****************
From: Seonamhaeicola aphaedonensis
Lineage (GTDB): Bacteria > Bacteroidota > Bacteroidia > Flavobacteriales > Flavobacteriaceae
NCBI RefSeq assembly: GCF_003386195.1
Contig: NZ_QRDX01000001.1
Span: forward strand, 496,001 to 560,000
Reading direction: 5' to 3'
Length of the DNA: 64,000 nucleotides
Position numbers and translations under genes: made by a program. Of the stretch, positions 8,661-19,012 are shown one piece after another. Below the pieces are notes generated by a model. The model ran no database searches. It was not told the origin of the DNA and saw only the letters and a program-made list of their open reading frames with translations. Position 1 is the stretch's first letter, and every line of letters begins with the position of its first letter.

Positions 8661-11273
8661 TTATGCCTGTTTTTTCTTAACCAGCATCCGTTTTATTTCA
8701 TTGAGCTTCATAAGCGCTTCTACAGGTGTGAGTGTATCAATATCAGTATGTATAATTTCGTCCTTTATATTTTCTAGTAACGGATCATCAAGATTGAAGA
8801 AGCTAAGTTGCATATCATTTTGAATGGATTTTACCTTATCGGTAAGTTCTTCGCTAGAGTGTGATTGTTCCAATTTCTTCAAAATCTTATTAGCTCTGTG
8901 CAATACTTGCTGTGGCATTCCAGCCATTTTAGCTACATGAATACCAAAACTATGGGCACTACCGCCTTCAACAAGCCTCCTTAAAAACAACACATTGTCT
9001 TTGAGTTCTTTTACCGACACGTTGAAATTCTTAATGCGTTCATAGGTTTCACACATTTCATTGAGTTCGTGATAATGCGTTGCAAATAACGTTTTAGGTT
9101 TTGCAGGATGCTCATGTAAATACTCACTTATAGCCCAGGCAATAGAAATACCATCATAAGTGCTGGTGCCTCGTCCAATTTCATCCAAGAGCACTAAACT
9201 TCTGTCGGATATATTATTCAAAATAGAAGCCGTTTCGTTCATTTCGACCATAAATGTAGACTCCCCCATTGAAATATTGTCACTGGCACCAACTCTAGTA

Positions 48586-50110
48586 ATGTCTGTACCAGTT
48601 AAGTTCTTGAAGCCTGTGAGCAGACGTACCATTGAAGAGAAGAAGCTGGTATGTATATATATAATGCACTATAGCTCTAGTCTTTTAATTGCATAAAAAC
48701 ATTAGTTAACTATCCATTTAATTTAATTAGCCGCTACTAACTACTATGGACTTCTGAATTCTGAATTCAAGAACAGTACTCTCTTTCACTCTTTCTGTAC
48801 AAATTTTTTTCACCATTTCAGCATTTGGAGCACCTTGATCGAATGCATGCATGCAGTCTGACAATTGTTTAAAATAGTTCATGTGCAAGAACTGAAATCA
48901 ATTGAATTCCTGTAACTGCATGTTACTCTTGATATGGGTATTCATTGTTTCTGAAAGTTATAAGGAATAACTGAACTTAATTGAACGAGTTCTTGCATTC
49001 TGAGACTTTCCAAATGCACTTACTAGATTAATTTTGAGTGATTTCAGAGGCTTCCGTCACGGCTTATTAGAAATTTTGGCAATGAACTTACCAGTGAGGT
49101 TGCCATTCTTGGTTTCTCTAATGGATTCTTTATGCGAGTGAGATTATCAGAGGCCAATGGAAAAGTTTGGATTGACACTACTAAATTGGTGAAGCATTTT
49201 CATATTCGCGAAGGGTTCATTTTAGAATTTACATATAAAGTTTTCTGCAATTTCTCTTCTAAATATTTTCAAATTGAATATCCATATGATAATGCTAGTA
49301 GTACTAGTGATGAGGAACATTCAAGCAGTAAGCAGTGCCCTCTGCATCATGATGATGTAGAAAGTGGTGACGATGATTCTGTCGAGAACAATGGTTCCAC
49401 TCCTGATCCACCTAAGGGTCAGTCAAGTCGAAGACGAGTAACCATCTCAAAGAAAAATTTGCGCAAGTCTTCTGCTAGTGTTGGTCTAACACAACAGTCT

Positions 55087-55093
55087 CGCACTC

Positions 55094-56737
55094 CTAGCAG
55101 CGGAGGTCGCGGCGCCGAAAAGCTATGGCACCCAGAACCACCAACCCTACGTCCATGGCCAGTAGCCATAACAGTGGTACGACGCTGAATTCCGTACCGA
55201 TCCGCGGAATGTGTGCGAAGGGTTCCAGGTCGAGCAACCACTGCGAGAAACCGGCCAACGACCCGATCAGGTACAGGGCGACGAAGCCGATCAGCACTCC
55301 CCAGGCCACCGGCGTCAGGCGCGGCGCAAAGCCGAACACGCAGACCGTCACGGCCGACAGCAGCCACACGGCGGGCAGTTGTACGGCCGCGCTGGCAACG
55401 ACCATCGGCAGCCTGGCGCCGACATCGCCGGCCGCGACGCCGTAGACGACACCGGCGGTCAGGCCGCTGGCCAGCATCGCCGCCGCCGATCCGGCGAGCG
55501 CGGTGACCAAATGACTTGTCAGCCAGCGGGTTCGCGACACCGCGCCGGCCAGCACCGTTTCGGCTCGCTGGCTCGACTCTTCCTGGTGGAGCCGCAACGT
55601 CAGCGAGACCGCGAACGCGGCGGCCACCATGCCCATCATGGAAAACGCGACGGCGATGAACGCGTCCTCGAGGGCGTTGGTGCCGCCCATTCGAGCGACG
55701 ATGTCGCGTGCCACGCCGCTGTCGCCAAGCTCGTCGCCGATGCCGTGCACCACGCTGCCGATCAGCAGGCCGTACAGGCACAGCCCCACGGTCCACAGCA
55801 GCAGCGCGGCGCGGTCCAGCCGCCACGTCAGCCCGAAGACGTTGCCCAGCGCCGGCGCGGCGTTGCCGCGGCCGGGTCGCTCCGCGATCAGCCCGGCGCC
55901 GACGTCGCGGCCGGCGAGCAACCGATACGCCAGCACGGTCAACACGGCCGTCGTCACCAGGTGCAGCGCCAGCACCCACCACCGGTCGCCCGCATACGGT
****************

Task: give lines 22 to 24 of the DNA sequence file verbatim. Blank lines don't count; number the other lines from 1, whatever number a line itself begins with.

48901 ATTGAATTCCTGTAACTGCATGTTACTCTTGATATGGGTATTCATTGTTTCTGAAAGTTATAAGGAATAACTGAACTTAATTGAACGAGTTCTTGCATTC
49001 TGAGACTTTCCAAATGCACTTACTAGATTAATTTTGAGTGATTTCAGAGGCTTCCGTCACGGCTTATTAGAAATTTTGGCAATGAACTTACCAGTGAGGT
49101 TGCCATTCTTGGTTTCTCTAATGGATTCTTTATGCGAGTGAGATTATCAGAGGCCAATGGAAAAGTTTGGATTGACACTACTAAATTGGTGAAGCATTTT